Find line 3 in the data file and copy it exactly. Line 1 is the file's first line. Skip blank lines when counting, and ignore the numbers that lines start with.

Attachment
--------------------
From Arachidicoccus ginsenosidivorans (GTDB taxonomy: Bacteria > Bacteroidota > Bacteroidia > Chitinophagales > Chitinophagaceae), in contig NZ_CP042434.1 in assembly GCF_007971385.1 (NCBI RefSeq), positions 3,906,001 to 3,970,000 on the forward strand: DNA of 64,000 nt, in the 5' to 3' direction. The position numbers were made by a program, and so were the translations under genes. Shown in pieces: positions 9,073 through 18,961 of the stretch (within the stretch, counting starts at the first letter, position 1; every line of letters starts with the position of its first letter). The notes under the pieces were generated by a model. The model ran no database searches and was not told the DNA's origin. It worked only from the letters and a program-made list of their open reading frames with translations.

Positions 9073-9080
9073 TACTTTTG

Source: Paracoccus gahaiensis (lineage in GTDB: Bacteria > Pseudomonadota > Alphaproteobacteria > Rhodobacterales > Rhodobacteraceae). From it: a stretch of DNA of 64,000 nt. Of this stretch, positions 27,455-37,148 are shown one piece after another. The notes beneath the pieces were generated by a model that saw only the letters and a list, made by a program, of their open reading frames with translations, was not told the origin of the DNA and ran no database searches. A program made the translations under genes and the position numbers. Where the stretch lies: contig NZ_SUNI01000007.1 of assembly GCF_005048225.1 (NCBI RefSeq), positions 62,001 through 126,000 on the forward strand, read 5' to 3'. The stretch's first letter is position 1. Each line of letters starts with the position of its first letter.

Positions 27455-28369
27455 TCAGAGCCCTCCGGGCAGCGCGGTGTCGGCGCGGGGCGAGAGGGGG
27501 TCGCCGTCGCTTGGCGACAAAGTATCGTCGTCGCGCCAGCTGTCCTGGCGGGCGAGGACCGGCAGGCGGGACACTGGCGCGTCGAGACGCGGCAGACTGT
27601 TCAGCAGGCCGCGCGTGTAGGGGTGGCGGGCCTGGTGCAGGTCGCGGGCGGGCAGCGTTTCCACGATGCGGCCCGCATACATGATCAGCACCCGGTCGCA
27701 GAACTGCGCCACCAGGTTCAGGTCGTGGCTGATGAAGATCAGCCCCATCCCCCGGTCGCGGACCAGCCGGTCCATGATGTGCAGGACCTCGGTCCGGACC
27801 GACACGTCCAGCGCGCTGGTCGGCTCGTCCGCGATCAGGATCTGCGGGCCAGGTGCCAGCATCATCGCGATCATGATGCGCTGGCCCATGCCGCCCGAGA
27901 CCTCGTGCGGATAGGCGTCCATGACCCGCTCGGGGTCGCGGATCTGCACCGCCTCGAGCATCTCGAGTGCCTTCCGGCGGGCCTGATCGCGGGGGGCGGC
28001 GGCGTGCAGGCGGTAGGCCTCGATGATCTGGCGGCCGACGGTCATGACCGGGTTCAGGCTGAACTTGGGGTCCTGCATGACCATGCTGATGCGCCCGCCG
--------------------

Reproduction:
9073 TACTTTTG